Prepping to leave on Friday morning, most Do-Along-The-Way projects have been checked off, except for a little more painting, replacing the starboard side’s registration numbers, organizing the cabin some more—little things like that. 

     My tactic to get to that magical moment known as Cutting the Dock Lines was to reorganize those never-ending pre-departure To-Do lists into two main categories; What Is Holding Me Back and What Can I Do Underway. Obviously, I completed the first list with a caveat: That column was further broken down to What’s Good Enough vs. Must Be Done. Things like being able to dog down hatches fell into the former (they only need to stay shut if the boat rolls, they don’t need to be secured and armored to prevent thieves from gaining access (also, less damage to fix later)) while the latter was non-negotiable (stern anchor, a means to tow the dinghy, getting the tiller pilot  installed, et cetera).

     Currently, I am charting a course that will take about 24 to 30 hours to sail from 162C139F-D06E-474A-8F47-31AF42975E3AEnsenada to Isla San Martin (for which I assume a 3 to 4-knot average speed, and it’s about 100 miles). The weather looks nice, but the wind might be on the nose a little, and a little light (under 10 knots) which simply means tacking instead of a downwind run. There will be a nasty storm on my heels, so I might depart Thursday. Either way, I will be hunkering down in Bahia San Quintin until it blows through.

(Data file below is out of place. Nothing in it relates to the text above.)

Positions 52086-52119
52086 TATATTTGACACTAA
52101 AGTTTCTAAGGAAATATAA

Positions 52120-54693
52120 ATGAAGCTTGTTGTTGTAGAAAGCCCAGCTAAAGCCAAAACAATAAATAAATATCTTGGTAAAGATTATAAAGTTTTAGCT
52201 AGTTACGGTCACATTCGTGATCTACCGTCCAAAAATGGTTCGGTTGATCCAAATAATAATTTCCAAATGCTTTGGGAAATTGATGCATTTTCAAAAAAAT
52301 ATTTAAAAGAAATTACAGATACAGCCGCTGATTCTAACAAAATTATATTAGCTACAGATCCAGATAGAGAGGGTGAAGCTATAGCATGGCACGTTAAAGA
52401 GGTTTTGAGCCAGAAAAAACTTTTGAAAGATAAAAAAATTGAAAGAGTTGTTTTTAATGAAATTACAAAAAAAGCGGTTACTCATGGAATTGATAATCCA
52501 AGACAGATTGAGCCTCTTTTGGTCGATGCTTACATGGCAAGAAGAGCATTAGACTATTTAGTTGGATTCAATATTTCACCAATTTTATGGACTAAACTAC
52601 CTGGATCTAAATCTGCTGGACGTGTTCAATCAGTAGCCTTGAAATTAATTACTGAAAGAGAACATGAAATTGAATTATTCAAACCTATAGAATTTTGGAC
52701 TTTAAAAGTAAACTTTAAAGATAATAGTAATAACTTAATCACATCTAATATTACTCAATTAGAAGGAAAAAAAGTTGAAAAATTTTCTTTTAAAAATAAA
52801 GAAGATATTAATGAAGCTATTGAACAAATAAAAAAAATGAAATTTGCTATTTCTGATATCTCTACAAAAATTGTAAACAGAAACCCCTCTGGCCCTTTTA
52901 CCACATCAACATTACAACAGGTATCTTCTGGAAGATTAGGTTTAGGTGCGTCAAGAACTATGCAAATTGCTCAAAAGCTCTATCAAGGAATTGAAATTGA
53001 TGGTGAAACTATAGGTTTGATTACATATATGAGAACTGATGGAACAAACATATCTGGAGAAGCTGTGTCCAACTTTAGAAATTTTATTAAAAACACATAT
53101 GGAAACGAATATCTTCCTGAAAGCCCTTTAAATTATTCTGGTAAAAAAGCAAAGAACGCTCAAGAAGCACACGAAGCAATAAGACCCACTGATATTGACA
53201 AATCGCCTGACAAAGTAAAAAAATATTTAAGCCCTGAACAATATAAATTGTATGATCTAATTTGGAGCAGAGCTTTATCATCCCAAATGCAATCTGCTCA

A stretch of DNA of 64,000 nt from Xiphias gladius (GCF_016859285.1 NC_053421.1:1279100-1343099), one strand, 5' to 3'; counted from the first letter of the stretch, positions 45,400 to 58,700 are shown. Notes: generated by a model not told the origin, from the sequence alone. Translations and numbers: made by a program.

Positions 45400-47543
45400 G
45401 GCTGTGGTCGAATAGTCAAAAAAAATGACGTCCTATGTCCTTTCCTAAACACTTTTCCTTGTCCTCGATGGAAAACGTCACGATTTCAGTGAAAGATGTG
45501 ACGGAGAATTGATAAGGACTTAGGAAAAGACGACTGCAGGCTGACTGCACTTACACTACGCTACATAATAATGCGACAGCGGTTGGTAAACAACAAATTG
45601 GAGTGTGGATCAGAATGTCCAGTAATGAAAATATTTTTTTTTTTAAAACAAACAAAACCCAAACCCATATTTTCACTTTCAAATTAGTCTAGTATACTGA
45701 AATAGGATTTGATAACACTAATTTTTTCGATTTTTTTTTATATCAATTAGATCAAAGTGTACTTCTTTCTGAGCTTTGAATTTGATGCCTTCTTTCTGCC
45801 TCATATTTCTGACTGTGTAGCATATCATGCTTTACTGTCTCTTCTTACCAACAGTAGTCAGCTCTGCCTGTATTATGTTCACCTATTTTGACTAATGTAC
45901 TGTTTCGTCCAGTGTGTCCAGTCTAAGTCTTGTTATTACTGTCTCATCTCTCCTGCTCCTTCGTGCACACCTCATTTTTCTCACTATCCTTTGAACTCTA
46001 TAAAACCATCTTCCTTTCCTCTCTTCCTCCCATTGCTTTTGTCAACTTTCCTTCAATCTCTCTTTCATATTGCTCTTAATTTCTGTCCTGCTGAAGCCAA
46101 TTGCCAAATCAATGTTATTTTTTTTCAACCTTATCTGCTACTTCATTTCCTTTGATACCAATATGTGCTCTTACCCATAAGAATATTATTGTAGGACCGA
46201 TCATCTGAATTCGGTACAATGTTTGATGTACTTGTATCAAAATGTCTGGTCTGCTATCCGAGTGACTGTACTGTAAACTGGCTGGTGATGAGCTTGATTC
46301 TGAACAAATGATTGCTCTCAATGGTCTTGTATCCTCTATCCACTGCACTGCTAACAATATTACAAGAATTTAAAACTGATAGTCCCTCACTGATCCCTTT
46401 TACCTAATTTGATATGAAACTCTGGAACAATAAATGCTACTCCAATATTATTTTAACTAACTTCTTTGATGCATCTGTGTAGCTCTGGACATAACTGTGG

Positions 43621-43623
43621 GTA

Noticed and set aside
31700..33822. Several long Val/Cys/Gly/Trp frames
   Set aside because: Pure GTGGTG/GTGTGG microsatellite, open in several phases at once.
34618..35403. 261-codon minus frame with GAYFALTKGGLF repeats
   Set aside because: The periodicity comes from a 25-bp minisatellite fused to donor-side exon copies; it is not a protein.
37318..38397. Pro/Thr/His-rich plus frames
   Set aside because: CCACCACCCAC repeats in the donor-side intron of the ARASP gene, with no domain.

Departing Friday at 0900 hours, I should get to the island somewhere between 0900 and 1500 hours on Saturday. A waxing crescent (11%) moon will rise at 0300, so I hope to catch some of the Leonids Meteor Shower even though it peaked on 17 NOV. Once the anchor is down, and I’ve cleaned up the deck and myself, I should be able to enjoy a sundowner overlooking an extinct volcano! I will have to sail over to Bahia San Quintin Sunday morning and find a good spot to anchor as a 30-knot blow is currently predicted to come through late Sunday afternoon. It will be a quick front, but I am currently too far north and if I don’t skedaddle out Ensenada I might get locked in with winter storms from up north.

Today’s To-Do List:

  • Laundry
    • I found a little laundromat where I can do my laundry. I am actually there right now, kicking back in their, actually nice, lounge. No wifi, and I should have brought a Spanish-English dictionary or the Spanish for Cruisers notebook. It would have helped. A lot! DONE! it took about an hour and cost MX77, or about $3.97.
  • Make my final decisions on grocery items.
    • I’ve been sampling a lot of canned foods (with Spanish labels) and fresh veggies to see what I might like and I think I’ve come up with a 14-day menu. Keep in mind that I have a 30-day supply of freeze-dried lunches and dinners, too, for emergencies (or the deep desire for beef stroganoff!). Today, after laundry, I will make a small pot of chili for lunch and dinner.
      • I am only trying small items as I can only make what I will consume in one or two sittings. I prefer things like thick stews and chilis, things that I can cook and store in the wide-mouth, 64-ounce Nissan Thermos. Again, all breakfasts have already been taken  care of.
  • Rain and some good winds are expected here soon so I have battened down the canvas tent I lounge under at dock. While anchored out, I plan to fold it in half and throw it over the boom for some protection over an open companionway and maybe even a little over the cockpit, too. My version of a poor man’s bimini. While sailing, I have one of those giant, straw lifeguard hats, or I go into sun ninja mode ABD64126-B086-4E29-86A1-5C2AFB8401C4_4_5005_c
    between 0900 and 1500 hours. I’ve also folded up the dinghy and put it out of the way. I didn’t want to find that it sank at the dock if the predicted rains are heavier than expected.